When I last wrote about iBio (NYSE:IBIO) stock a month ago it was trading above $6 after having rocketed upward. Since then it has decreased to its current $2.60 price in a stepwise manner. Investors are well aware of the volatility in playing the vaccine stock game. So it should be no surprise that IBIO stock dropped as precipitously as it rose.
Investors have not given up on the stock yet, but it does seem the chances are slimming quickly.
Nonetheless, there remains a chance. Ultimately, investors need either news from the company itself, or news of a funding deal with a government or other agency. Press of this type will be the kind of catalyst that actually substantiates all the hype surrounding iBio.
And markets still have nothing like that.
The Latest on IBIO Shares
On Aug. 10, the company released vaccine candidate results. Investors should remain cognizant of the fact that these are pre-clinical results. The testing was undertaken on mice and the next step should be to undertake human testing. The company’s CEO Tom Isett had this to say regarding the results:
“We are encouraged by these preclinical data, which demonstrate IBIO-201’s ability to generate an immune response to SARS-CoV-2 sequences and neutralize protein interaction. We expect to gain more insight as we complete data analysis of both of our Covid-19 vaccine candidates.”
The company’s public relations team did not confirm any planned human trials anywhere in the press release. Rather, they included a wishy-washy “goal” of producing a vaccine to help “our most vulnerable populations, including the elderly.”
The point here is that investors should remain wary of PR that includes statements that are well-intentioned yet short on facts. These results point to a truth investors should not ignore.
The Company Is Behind
The Covid-19 vaccine tracker of RegulatoryFocus lists 22 candidate vaccines which are further along in the development process than iBio’s. In fact, seven of these are in phase 2 and phase 3, which is significantly ahead of iBio. As investors grow more wary of the company’s ability to develop a viable vaccine share prices are decreasing.
Given the time required to pass regulatory hurdles, the news doesn’t look promising. In order for iBio to come out a winner, many vaccine candidates are likely going to have to fail. The public certainly isn’t interested in that happening.
All of that said, the company has signaled that it may be ramping up production. It lists 14 open positions on its site. All of the positions are related to manufacturing and associated operations. Of course, this could be part of a longer term plan too. But speculation is fueling a lot of activity in vaccine stocks regardless.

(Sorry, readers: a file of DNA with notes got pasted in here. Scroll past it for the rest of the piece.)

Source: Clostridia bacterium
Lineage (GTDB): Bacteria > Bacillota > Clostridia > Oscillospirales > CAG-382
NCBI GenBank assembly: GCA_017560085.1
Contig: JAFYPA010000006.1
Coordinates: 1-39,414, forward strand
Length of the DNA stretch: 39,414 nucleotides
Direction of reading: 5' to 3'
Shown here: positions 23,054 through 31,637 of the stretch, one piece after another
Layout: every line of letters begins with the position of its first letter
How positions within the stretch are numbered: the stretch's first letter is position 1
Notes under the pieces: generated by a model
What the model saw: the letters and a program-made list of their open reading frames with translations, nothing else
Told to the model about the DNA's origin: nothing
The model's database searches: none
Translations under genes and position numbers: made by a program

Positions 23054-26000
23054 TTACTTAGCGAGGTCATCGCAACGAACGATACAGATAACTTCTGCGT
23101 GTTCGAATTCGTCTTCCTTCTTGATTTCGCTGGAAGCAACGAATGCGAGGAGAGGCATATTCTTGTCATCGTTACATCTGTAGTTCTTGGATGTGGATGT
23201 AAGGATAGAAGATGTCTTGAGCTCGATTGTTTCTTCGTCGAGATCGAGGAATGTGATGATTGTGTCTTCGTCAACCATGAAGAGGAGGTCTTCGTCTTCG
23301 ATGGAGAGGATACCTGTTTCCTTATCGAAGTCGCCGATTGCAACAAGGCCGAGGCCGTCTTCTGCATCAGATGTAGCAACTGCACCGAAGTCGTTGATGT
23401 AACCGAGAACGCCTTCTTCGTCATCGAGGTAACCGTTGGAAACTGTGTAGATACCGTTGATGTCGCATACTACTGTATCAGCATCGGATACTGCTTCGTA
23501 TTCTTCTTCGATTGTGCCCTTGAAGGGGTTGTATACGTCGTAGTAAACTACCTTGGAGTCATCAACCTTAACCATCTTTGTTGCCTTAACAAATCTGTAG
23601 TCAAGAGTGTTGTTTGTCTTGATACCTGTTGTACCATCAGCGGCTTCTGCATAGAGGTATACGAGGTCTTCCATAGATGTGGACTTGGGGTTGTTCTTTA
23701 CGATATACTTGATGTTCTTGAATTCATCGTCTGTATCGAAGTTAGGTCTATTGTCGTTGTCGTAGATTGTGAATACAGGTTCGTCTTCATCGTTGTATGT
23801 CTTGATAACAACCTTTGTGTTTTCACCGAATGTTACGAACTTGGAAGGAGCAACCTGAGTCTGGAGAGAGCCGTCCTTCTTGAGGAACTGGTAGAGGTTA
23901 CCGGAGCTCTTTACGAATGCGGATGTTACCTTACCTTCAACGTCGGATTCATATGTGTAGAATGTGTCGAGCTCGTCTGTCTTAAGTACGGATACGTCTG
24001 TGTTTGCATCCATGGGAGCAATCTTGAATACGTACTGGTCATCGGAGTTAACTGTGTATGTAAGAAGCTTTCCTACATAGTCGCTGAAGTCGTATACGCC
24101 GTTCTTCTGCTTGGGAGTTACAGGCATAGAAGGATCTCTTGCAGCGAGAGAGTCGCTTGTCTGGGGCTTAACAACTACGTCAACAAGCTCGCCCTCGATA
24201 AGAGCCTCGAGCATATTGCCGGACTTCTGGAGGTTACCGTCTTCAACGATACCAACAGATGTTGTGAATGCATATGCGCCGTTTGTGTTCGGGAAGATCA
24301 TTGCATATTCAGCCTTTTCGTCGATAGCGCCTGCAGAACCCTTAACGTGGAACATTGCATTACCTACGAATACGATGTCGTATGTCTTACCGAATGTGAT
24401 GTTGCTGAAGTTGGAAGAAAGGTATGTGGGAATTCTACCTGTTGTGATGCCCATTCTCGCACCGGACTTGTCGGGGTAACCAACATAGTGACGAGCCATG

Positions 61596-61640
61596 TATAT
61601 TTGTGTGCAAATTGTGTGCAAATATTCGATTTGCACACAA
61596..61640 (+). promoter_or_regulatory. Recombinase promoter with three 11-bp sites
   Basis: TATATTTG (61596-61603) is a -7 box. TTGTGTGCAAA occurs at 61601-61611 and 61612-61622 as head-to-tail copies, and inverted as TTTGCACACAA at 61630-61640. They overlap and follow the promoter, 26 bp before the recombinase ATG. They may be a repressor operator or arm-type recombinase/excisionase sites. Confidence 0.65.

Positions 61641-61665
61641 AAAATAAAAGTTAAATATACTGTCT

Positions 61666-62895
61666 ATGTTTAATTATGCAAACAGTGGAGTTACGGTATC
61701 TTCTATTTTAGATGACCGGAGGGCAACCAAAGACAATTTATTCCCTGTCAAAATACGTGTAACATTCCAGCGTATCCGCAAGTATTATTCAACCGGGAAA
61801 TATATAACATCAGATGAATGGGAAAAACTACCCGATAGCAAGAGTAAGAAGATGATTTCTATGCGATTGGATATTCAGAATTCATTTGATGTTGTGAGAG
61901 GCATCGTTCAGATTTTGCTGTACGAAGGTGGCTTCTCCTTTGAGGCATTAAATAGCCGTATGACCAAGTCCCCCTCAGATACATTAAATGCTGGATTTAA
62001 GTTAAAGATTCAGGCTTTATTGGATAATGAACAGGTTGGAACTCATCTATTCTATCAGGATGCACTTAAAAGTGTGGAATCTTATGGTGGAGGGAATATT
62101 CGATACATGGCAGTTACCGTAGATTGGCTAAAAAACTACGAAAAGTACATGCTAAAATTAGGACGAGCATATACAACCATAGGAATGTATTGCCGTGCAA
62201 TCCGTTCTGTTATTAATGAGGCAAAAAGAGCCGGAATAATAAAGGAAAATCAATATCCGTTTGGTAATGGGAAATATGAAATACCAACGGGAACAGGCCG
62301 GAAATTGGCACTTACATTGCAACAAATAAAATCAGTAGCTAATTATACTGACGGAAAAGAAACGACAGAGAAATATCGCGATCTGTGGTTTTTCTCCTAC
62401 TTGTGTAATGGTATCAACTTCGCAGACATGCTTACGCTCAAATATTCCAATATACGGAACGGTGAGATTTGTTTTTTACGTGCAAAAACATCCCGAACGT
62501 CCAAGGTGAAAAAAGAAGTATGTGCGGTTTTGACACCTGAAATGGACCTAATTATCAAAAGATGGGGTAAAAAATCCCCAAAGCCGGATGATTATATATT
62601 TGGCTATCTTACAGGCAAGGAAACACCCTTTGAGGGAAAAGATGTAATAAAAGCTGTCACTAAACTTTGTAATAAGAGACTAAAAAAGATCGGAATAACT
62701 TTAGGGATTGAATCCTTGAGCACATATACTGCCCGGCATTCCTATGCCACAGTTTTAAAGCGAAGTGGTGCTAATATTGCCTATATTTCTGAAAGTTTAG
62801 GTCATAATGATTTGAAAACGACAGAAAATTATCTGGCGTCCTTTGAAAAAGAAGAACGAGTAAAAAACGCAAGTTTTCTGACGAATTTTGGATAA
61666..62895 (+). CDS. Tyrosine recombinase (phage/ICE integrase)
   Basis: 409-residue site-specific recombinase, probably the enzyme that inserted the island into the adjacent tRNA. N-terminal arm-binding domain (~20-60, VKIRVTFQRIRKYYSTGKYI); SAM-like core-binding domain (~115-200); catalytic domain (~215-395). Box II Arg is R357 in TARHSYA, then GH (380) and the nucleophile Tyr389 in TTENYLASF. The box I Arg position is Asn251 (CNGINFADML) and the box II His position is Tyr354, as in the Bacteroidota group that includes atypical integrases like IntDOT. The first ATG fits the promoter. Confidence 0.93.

One thing investors who’ve bet on IBIO stock are interested in is its partnership with Beijing CC-Pharming. There doesn’t seem to be anything new regarding that relationship or anything which could potentially signal impending updates.
Again, for potential iBio investors, this looks like more indication that hopes of a vaccine from the company are dwindling.
A Final Thought on IBIO Stock
It seems likely that the run of IBIO stock is at its end.
For investors considering an investment on the hope that something is going to materialize, you shouldn’t. The timeline that would be required is long.
Again, there are 20 something other vaccine candidates further along than this one. It may be that the company later makes significant strides with its operations. However, as I mentioned in my last article about the company, it has a history of losing money.
Unless something truly earth shattering emerges from this company, it’s likely its Covid-19 vaccine hopes are over.
Alex Sirois is a freelance contributor to InvestorPlace whose personal stock investing style is focused on long-term, buy-and-hold, wealth-building stock picks. Having worked in several industries from e-commerce to translation to education and utilizing his MBA from George Washington University, he brings a diverse set of skills through which he filters his writing. Alex Sirois did not hold shares of any of the aforementioned stocks at the time of this writing.
The views and opinions expressed herein are the views and opinions of the author and do not necessarily reflect those of Nasdaq, Inc.